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A survey of nightmare frequency and intensity in an Australian University sample and treatment with a story-line alteration technique (SLAT)

Publication Date
  • 1701 Psychology
  • 1702 Cognitive Science
  • School Of Social Sciences And Psychology
  • Design
  • Medicine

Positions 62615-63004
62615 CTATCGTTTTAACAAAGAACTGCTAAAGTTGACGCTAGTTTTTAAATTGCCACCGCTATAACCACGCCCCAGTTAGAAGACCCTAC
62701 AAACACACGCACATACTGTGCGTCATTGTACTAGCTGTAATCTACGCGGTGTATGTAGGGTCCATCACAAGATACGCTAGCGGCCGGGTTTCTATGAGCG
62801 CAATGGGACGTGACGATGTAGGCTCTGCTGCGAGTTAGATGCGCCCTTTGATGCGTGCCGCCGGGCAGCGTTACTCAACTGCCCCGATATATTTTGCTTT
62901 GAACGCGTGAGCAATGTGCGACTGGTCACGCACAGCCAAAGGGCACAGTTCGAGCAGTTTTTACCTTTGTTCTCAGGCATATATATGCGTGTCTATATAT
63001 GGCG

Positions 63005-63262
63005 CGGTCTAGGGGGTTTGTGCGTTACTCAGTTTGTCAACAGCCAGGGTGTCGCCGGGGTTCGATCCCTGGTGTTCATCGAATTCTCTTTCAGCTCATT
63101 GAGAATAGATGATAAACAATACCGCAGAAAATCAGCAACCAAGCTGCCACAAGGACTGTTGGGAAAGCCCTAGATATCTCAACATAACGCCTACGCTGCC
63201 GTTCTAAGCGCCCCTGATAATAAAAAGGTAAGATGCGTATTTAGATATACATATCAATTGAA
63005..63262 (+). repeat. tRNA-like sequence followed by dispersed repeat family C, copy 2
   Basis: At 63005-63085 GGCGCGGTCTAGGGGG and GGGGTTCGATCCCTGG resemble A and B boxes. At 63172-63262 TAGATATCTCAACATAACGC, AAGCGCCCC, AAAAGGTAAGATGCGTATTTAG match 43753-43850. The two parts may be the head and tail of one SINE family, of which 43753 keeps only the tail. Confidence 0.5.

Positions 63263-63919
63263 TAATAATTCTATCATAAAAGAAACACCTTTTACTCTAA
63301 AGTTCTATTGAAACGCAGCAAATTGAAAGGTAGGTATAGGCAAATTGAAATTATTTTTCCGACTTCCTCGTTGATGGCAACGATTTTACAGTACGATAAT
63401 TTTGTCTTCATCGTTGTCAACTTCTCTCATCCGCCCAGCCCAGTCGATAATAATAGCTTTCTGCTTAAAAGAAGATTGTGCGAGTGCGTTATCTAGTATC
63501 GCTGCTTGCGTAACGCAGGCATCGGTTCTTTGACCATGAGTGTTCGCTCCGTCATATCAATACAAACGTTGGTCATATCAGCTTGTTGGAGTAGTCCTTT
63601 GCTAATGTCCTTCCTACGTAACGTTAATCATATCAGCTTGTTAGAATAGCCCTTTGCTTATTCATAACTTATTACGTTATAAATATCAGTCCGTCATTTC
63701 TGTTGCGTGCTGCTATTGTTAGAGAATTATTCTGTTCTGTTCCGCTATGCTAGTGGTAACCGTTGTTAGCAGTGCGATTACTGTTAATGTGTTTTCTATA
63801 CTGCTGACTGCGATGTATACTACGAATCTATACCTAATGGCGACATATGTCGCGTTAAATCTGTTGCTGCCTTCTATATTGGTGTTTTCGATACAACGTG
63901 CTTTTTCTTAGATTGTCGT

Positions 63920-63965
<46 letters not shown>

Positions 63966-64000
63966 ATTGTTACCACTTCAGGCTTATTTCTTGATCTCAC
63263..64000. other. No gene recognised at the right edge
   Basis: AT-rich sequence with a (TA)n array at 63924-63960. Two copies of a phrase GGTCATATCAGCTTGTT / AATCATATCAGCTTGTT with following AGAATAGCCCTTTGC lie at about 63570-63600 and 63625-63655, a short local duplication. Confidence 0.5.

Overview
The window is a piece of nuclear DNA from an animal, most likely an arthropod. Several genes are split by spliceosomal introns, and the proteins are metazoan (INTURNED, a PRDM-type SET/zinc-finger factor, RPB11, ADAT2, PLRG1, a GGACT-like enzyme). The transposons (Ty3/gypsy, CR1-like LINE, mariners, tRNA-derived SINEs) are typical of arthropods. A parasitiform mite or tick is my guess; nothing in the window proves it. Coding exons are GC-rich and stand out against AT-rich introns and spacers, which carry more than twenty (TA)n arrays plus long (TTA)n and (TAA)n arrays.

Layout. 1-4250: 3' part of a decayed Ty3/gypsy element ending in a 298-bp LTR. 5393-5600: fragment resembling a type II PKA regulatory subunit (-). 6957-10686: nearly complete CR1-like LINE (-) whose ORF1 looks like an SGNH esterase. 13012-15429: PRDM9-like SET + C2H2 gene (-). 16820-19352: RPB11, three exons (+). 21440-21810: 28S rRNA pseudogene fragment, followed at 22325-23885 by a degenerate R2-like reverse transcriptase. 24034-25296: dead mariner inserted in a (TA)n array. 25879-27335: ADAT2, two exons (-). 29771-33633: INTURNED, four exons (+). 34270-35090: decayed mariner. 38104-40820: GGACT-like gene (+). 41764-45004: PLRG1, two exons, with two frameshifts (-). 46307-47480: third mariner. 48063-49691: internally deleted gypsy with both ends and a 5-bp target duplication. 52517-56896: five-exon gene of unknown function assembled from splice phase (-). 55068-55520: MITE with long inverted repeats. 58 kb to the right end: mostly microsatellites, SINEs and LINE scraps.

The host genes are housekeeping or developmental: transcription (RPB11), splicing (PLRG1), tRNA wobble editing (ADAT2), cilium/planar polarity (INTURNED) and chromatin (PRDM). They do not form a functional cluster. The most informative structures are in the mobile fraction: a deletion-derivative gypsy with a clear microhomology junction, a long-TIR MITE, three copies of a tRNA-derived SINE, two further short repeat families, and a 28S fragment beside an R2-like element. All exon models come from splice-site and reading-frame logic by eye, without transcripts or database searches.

Nightmares have been described as the most common form of disturbed dreaming. The definition most widely accepted considers two criteria as definitive elements of nightmares, acute anxiety or fear, and awakening from sleep with full alertness. Contemporary studies suggest that nightmares are relatively common and can either be benign or malignant to the point of being compared to psychosis. Thus when nightmares become frequent and/or recurrent, they tend to become problematic and warrant treatment. The current study aimed to investigate the frequency of nightmares in a large community based sample and trial a brief story line alteration technique. More specifically, the current research was designed to conduct two related studies in order to elucidate nightmare frequency and intensity in an Australian sample and examine the efficacy of self-help nightmare treatments. The main hypotheses in the first study predicted that more than 10% of the sample would report weekly nightmares and significant gender differences in reporting nightmares would be observed. Participants in the first study were 440 university students (115 men and 325 women) aged between 18 and 34 (M = 20.41 years). Participants completed the retrospective metric/s Nightmare Frequency Questionnaire (NFQ) and Pittsburgh Sleep Quality Index (PSQI) and Addendum. The results showed that yearly, monthly and weekly nightmares were common, in particular weekly nightmares. However no significant differences between genders were found. Participants in the second study were 20 students who reported weekly nightmares aged between 18-31 (M = 21.6 years) and completed a battery of retrospective metrics including the Nightmare Effects Survey (NES), Posttraumatic Diagnostic Scale (PDS) and the Profile of Mood States (POMS-37 items). The main hypotheses in the second study predicted that the Storyline Alteration Technique (SLAT) would ameliorate nightmare frequency and waking distress overtime and achieve significantly better therapeutic outcomes in contrast to the Systematic Desensitization (SysD) technique. Results showed that the SLAT was efficacious in significantly ameliorating nightmare frequency overtime and in contrast to the SysD technique. It was concluded that weekly nightmares were more prevalent than previous retrospective findings had indicated and self-help nightmare treatments were efficacious in ameliorating nightmare frequency, associated waking distress and poor sleep.

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